Figure 2. The three-step learning and teaching strategy for unpacking marking criteria/rubrics of chosen task.

Simply put, Step 1 – Understanding the marking criteria – focuses on unpacking the generally subjective language used in marking criteria and aligning different parties’ interpretation on the marking criteria while Step 2 – Creating a portfolio of learning and teaching materials – links assessment tasks to the corresponding learning and teaching strategies and intended learning outcomes.

Step 3 – Consensus moderation on sample assessment tasks – provides learners with samples/exemplars of the relevant task and the opportunity to apply in one exercise all learned skills and knowledge pertaining to the task when making use of the relevant rubric. This learning and teaching strategy shows learners how all the elements taught/learned interrelate and function together as a system: the last ‘whole’ in Knowles et al’s (2015) Whole-Part-Whole (WPW) Model.

The formulation of every element of this learning and teaching strategy is informed by Kolb et al’s (1999) Experiential Learning Theory and Vygotsky’s (1978; McLeod, 2012) Theory of Zone of Proximal Development, in that learners are provided with structured opportunities to learn through doing things, with strategic assistance from knowledgeable others; in this case, their instructor and potentially their peers.

Figure 3. Examples of vocabulary items international EAP learners in an ELICOS programme in Australia have identified.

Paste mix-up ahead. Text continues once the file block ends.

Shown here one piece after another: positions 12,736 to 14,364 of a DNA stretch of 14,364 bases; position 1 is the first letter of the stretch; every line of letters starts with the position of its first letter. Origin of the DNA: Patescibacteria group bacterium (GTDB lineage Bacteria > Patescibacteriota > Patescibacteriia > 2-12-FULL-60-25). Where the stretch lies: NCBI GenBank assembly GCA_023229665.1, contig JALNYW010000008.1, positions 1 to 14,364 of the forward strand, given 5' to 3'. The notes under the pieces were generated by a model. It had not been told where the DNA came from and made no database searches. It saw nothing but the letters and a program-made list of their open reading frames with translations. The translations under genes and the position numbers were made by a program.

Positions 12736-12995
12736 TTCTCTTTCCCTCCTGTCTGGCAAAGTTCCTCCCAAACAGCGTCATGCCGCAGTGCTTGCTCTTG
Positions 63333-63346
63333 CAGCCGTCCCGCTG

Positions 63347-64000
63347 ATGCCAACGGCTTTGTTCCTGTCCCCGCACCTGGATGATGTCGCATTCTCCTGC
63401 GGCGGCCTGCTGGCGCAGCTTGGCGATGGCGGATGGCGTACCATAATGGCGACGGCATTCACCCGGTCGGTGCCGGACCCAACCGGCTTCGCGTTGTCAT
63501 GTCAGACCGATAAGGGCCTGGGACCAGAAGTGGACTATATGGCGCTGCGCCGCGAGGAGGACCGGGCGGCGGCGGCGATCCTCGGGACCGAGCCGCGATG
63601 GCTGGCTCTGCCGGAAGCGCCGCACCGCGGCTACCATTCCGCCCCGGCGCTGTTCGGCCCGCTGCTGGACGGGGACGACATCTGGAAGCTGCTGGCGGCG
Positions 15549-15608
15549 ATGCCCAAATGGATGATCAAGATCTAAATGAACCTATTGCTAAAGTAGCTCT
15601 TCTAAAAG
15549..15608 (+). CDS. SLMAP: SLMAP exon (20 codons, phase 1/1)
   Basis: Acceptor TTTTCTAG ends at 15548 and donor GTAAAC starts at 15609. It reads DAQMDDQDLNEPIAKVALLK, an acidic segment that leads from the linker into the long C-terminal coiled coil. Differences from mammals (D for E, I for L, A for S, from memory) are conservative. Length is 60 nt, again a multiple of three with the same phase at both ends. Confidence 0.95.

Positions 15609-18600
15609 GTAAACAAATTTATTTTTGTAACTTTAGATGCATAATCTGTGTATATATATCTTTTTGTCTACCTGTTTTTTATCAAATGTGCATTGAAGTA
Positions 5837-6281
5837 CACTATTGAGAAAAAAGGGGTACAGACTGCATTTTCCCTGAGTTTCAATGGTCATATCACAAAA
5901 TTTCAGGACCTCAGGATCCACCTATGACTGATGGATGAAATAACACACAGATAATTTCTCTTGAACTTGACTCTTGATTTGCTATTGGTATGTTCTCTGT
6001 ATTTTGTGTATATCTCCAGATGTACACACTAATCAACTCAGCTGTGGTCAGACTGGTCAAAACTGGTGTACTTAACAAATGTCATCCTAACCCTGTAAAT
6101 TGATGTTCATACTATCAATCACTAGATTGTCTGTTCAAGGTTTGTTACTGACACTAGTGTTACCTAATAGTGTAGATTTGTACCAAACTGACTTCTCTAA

2. Significance of the proposed three-step learning & teaching strategy

A review of relevant literature highlights that implicit in the Higher Education Standards Framework used by the Tertiary Education Quality and Standards Agency (TEQSA) for the governing of all higher education programmes in Australia is Biggs & Tang’s (2011) Constructive Alignment (Ministry of Education and Training, Australian Government, 2015; Nulty, 2016; Nulty, 2017). This is the same theoretical paradigm that drives the conceptualisation and implementation of the three-step learning and teaching strategy proposed in this article. This three-step learning and teaching strategy provides a new set of coherent learning and teaching strategies that aims to improve leaners’ metacognitive and self-regulatory strategies needed to learn effectively in most if not all Australian higher education disciplines (Angelo, 2012; Rust et al, 2003). At the same time, the proposed steps provide an opportunity for teaching staff to first align their interpretation of marking criteria and consider even before the teaching process starts what they would like to see in a good response for a summative assessment task set at the end of the same teaching process.